I am often asked for tips on finding a job when you reach your 50s or even before. I am quite honest about ageism and the fact that you need to become creative (even cunning) to market yourself. I have written already about resumes, interviews and other job-hunting tips.
Now it’s time to talk about networking.
People sometimes turn up their noses at networking or find the idea more terrifying than being locked in a room with 20 spiders. Possibly this used to be me. But if you want to take charge of your working life, the reality is that networking is not optional. And for older workers, it could be your best way to get around ageist recruitment consultants. Some estimate that 60 per cent of jobs are never advertised, maybe more, so pull out those business cards, brush up on your small talk, and off we go.
It doesn’t have to be horrific, I promise …
One warning, however. Networking is not an instant fix to be activated only when you’re looking for a job. Networks take time to build and are based on relationships and reciprocity – getting to know people and focusing first on what you can do for them. Manipulative or inauthentic networking is a real turn-off and quite counter-productive.
Networking is not just about getting jobs; it’s also excellent for finding information about companies that appreciate older workers, having a sounding board for a current dilemma, seeking out training opportunities or just hanging out with people who actually understand your work.
Our world is a series of relationships. ‘Six degrees of separation’ is a cliché now, but it was based on scientific research showing that we can reach anyone on the planet in only six connections, often less. Even if your first contact can’t help you, they may well know someone who can and be willing to connect you with them.
Social media should be part of your networking plan. Most people know someone who got a job or a piece of work or a good contact through an online network, and recruitment firms and employers looking to hire use it frequently. Check out the sites that fit your needs, industry and available time, but at the very least, you must be on LinkedIn. Making contributions to blogs in your area of interest is a very good strategy, and depending where you’re headed, you could even start your own blog. I’ve also read a number of articles recently that talk about building an online portfolio or resume through creating a simple website. Depending on your field, it might be a place to collect your resume, testimonials and other information, or to show samples of your work, or even be really creative.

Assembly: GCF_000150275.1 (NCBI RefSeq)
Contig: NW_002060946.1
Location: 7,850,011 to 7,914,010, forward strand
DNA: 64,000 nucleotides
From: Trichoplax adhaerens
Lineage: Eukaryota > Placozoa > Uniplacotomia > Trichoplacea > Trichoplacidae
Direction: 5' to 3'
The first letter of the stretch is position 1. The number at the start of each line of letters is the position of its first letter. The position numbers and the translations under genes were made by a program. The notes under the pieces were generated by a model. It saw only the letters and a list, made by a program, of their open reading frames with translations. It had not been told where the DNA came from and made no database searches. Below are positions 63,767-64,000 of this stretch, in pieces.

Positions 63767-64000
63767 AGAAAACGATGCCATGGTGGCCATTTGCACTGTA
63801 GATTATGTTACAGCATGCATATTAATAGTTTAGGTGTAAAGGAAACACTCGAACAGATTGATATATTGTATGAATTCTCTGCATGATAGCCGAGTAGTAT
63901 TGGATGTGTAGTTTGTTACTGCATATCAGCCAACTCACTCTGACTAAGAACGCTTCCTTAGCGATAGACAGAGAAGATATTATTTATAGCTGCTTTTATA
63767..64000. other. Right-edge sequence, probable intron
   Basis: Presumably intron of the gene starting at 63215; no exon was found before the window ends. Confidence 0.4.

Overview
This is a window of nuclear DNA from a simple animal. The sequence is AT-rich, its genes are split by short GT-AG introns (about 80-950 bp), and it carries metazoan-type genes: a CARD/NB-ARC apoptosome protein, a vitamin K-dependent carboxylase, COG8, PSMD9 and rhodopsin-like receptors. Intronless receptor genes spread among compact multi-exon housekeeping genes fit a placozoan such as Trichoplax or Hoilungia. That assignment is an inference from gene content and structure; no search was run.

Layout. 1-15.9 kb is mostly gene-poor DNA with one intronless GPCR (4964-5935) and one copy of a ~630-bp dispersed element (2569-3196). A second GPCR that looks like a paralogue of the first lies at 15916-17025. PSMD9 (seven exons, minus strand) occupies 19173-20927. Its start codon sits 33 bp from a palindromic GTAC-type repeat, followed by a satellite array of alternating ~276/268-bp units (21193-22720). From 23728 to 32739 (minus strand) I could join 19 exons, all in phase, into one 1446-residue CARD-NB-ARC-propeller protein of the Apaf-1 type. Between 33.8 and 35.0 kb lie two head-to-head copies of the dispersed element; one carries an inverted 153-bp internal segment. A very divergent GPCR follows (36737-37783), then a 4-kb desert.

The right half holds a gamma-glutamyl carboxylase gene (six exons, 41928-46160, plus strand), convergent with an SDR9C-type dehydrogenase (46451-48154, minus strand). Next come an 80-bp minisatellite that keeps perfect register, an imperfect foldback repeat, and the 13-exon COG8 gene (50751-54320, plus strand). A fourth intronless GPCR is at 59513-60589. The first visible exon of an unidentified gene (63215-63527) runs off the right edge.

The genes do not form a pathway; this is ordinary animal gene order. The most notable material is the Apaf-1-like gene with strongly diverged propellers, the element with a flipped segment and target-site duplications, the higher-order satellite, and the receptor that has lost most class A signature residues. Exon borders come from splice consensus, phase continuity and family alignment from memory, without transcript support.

Formal networking groups abound, and are often tailored to age groups, industries or locations. If you feel uncomfortable going alone, take a friend, but don’t spend all night in a corner talking only to him or her. Informal networking (through family, sporting clubs, gyms, friends and so on) may be the best way of all to forge links, as it’s based on common interests and connections, and may feel less stressful and more authentic
Where will you start?